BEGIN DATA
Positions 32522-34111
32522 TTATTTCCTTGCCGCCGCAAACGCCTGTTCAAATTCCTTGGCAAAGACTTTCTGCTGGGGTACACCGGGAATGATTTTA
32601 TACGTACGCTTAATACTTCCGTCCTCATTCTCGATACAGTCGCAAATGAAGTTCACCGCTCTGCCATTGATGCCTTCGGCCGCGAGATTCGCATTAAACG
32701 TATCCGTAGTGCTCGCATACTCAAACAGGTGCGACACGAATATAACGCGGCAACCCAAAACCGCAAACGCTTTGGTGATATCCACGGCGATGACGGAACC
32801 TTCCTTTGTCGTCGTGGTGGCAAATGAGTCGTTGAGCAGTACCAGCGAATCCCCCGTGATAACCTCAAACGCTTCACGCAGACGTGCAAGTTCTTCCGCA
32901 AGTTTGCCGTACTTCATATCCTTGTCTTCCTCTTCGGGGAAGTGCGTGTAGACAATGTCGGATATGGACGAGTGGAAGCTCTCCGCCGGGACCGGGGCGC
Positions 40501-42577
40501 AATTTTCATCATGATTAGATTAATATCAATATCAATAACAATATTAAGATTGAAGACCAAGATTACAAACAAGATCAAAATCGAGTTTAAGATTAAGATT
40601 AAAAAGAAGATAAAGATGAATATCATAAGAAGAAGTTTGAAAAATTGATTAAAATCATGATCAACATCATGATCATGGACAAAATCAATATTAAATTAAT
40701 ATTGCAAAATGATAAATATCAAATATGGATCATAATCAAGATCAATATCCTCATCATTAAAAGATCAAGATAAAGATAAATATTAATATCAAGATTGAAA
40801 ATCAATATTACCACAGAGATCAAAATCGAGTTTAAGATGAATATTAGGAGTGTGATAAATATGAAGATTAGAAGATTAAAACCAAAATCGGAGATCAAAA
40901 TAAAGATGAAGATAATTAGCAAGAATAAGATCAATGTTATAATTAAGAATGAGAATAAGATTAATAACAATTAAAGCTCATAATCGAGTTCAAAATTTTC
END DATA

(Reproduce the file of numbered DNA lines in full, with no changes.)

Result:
Positions 32522-34111
32522 TTATTTCCTTGCCGCCGCAAACGCCTGTTCAAATTCCTTGGCAAAGACTTTCTGCTGGGGTACACCGGGAATGATTTTA
32601 TACGTACGCTTAATACTTCCGTCCTCATTCTCGATACAGTCGCAAATGAAGTTCACCGCTCTGCCATTGATGCCTTCGGCCGCGAGATTCGCATTAAACG
32701 TATCCGTAGTGCTCGCATACTCAAACAGGTGCGACACGAATATAACGCGGCAACCCAAAACCGCAAACGCTTTGGTGATATCCACGGCGATGACGGAACC
32801 TTCCTTTGTCGTCGTGGTGGCAAATGAGTCGTTGAGCAGTACCAGCGAATCCCCCGTGATAACCTCAAACGCTTCACGCAGACGTGCAAGTTCTTCCGCA
32901 AGTTTGCCGTACTTCATATCCTTGTCTTCCTCTTCGGGGAAGTGCGTGTAGACAATGTCGGATATGGACGAGTGGAAGCTCTCCGCCGGGACCGGGGCGC
Positions 40501-42577
40501 AATTTTCATCATGATTAGATTAATATCAATATCAATAACAATATTAAGATTGAAGACCAAGATTACAAACAAGATCAAAATCGAGTTTAAGATTAAGATT
40601 AAAAAGAAGATAAAGATGAATATCATAAGAAGAAGTTTGAAAAATTGATTAAAATCATGATCAACATCATGATCATGGACAAAATCAATATTAAATTAAT
40701 ATTGCAAAATGATAAATATCAAATATGGATCATAATCAAGATCAATATCCTCATCATTAAAAGATCAAGATAAAGATAAATATTAATATCAAGATTGAAA
40801 ATCAATATTACCACAGAGATCAAAATCGAGTTTAAGATGAATATTAGGAGTGTGATAAATATGAAGATTAGAAGATTAAAACCAAAATCGGAGATCAAAA
40901 TAAAGATGAAGATAATTAGCAAGAATAAGATCAATGTTATAATTAAGAATGAGAATAAGATTAATAACAATTAAAGCTCATAATCGAGTTCAAAATTTTC